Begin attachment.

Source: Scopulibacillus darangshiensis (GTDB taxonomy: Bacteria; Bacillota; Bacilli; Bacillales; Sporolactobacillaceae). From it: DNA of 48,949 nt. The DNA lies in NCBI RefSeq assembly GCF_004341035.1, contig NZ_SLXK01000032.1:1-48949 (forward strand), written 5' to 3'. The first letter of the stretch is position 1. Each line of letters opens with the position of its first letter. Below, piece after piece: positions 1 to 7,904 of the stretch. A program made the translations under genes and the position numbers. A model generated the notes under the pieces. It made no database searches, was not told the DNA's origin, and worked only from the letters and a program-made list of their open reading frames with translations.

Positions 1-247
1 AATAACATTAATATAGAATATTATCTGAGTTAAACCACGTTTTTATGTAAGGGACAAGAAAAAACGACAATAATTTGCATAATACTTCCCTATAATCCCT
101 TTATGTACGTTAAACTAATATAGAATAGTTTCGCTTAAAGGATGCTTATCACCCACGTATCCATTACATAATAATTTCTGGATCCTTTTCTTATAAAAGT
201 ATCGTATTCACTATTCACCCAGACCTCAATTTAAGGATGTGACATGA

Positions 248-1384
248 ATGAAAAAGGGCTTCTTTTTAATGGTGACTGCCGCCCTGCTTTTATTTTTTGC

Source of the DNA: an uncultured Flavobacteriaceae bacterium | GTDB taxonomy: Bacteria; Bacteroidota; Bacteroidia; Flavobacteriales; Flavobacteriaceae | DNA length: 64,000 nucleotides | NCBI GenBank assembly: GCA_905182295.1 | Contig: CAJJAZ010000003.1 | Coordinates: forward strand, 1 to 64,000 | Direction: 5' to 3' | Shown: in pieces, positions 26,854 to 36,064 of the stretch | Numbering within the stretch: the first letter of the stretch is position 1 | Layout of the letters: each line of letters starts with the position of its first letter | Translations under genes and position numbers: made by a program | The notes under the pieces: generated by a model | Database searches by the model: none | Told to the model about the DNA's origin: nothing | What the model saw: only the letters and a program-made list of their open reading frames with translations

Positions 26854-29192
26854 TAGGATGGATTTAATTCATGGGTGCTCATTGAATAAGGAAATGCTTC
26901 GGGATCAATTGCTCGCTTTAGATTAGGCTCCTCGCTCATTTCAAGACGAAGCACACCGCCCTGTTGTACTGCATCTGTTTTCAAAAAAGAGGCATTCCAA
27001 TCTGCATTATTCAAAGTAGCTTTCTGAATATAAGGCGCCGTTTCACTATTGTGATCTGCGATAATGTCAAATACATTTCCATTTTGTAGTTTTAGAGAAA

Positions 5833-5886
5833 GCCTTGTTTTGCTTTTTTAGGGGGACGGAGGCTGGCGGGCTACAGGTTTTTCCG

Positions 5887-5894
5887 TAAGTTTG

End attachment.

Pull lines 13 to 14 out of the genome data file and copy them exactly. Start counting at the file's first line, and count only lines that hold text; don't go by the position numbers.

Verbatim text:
Positions 5833-5886
5833 GCCTTGTTTTGCTTTTTTAGGGGGACGGAGGCTGGCGGGCTACAGGTTTTTCCG